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Moving the country’s freight sector to greener pastures

Industry produces 10% of Canada’s GHGs; lower emission fuels good for B.C.
Vedder Transport was one of the first trucking companies in B.C. to switch to LG. All 65 of its trucks run on LNG | Submitted

Proponents of the green economy often talk about the economic opportunities that transitioning to low- or zero-carbon energy presents, while downplaying the high costs that may come with it.

But there is one sector where the transition could indeed provide significant opportunities for B.C. companies: freight.

The movement of goods by ship, truck, rail and air accounts for 10.5% of Canada’s greenhouse gas emissions (GHGs), according to a recent Pembina Institute study, with freight by truck the fastest-growing source of those emissions.

Thanks to B.C.’s ports and an international airport, the GHGs from the movement of freight are even higher in this province than in some others. As Canada’s economy continues to grow, freight-sector emissions are expected to surpass those from passenger vehicles by 2030.

“These largely unchecked emissions could prove to be a huge roadblock for Canada to meet its climate targets and live up to its Paris Agreement commitment,” the Pembina report warns.

Fortunately, it’s one sector that could be a relatively easy get, in terms of switching to lower- or zero-emission alternatives, and some progress is already being made.

While cargo airplanes won’t be running on battery power any time soon (if ever), the marine and trucking sectors have already begun the move to lower-emission fuels, and even railway companies are now exploring conversion to lower-carbon fuels.

The conversion movement presents opportunities for B.C. companies like Westport Fuel Systems Inc. (TSX:WPRT), Corvus Energy and Ballard Power Systems Inc. (TSX:BLDP). It presents a particularly big opportunity for FortisBC, especially in the marine sector.

Thanks to international emissions regulations coming into effect in 2020 for international shipping, large cargo and container ships will be forced to reduce their sulphur emissions, and liquefied natural gas (LNG) is one of the favoured fuel alternatives.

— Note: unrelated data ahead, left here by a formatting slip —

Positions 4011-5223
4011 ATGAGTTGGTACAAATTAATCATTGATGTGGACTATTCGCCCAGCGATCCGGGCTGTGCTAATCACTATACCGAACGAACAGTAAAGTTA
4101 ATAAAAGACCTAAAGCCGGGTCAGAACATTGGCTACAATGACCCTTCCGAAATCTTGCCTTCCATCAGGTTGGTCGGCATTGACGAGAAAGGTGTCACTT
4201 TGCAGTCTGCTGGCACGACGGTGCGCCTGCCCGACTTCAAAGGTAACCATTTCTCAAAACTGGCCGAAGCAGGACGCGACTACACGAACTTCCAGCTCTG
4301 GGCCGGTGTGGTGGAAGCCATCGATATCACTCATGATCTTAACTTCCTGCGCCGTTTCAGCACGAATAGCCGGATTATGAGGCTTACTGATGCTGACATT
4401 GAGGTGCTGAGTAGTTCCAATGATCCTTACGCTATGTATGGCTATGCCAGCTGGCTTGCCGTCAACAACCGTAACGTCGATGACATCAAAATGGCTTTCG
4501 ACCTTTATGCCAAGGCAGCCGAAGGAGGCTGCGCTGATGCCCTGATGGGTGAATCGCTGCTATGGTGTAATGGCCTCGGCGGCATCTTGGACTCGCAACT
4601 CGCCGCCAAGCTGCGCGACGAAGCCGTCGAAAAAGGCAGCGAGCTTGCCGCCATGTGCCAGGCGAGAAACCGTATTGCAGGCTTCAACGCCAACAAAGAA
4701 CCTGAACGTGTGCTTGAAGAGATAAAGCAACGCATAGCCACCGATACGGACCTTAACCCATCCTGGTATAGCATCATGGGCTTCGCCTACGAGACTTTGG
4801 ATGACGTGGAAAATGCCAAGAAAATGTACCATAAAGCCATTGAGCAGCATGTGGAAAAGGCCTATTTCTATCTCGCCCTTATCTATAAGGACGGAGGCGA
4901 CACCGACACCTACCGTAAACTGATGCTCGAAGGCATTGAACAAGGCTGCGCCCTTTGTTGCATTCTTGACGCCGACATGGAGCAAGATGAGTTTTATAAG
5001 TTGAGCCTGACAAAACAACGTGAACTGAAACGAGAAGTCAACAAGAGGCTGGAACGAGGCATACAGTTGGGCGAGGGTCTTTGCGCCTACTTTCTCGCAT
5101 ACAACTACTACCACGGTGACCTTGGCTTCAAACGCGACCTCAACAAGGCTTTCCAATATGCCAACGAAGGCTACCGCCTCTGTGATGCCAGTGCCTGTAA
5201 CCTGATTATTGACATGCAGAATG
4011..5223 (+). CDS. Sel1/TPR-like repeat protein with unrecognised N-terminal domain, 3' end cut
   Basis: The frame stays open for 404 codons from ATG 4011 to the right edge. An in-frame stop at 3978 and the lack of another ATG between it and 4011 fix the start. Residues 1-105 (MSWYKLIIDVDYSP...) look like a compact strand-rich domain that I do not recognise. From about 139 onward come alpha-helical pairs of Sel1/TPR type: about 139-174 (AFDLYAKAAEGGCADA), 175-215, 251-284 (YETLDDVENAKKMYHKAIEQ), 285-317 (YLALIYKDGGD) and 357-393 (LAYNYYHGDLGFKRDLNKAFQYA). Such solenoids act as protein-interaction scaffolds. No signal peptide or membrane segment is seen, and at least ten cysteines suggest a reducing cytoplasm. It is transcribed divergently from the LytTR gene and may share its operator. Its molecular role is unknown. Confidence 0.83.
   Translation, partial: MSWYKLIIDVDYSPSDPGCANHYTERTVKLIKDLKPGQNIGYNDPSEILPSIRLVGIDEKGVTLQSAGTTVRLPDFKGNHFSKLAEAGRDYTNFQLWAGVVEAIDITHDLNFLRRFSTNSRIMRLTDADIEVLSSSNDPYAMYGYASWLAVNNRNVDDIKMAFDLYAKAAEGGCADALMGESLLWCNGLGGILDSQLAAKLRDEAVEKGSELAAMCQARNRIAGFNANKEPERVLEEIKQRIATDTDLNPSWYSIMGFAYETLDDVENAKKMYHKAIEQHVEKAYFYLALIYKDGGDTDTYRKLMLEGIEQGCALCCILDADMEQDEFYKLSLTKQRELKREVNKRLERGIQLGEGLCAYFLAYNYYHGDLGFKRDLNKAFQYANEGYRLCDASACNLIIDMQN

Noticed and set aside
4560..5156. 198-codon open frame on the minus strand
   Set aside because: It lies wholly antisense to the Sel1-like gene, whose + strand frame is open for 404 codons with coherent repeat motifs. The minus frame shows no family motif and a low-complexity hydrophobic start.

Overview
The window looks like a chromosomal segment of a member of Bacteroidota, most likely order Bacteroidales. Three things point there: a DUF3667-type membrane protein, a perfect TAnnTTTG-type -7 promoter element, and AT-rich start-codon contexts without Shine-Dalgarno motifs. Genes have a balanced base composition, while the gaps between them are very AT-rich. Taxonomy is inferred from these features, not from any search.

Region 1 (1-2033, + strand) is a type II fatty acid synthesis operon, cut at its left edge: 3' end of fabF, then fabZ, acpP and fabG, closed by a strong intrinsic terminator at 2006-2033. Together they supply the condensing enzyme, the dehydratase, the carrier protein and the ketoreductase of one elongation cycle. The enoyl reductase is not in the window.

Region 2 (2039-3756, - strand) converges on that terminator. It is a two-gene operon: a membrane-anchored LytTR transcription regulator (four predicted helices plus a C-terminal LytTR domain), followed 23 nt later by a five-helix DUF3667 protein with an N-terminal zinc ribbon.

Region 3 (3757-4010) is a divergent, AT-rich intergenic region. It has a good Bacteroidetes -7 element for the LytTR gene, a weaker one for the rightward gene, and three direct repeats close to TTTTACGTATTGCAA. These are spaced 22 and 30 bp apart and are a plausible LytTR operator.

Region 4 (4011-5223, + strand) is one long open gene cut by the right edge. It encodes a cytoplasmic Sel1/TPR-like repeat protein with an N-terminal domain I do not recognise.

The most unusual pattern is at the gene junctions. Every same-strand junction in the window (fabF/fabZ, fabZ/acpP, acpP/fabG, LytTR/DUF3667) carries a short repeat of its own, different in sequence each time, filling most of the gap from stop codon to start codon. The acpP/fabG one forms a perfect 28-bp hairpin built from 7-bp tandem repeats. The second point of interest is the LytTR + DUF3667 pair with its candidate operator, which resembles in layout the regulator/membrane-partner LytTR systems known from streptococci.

FortisBC is the only company producing LNG in B.C. for the marine and trucking sectors.

“The opportunity on the marine side is huge,” said Sarah Smith, director of natural gas transportation for Fortis BC.

“Because of the fact that we have very competitively priced LNG here in British Columbia, we have the opportunity to create a global LNG bunkering hub.”

She said that 70% of the world’s marine fuel is provided by just 10 ports, and that 70% of the operating costs for shipping are for fuel.

“What that means is that if an operator can purchase fuel at a lower price in one port over another, and doesn’t have to go too far out of their way to fuel up, that’s where they will bunker.”

Switching from diesel to LNG or compressed natural gas (CNG) can result in 15% to 30% lower carbon dioxide emissions, not to mention lower sulphur and nitrogen oxides.

The first sector to make the switch in B.C. was trucking. Companies like Vedder Transport now use natural-gas engines developed by Westport to replace diesel motors in their long-haul trucks.

In the past five to seven years, a total of 125 long-haul trucks in B.C. have converted to LNG, and another 90 shorter-haul trucks have converted to CNG.

On the marine side, Seaspan Ferries Corp. has been a leader in cargo vessel conversions. It now runs two hybrid cargo ferries that run on LNG and Corvus batteries. Corvus has sold 80 of its lithium-ion batteries for hybrid or all-electric ships, mostly in northern Europe.

“Adoption’s been slower here,” said Sean Puchalski, vice-president of strategic marketing and accounts for Corvus.

“But of course in the Lower Mainland here we have Seaspan Ferries setting the precedent. They have two hybrid ferries and are planning three more, so they are leading the way.”

The one laggard in the freight sector has been rail. Canadian National Railway Co. (TSX:CNR) has experimented with an LNG locomotive pilot project, but no Canadian rail operator has announced plans to convert locomotives to LNG.

Meanwhile, China is taking the lead in making an even bigger leap. CRRC Corp. Ltd., a Chinese rolling-stock manufacturer, is now making railway trams powered by Ballard fuel cells. 

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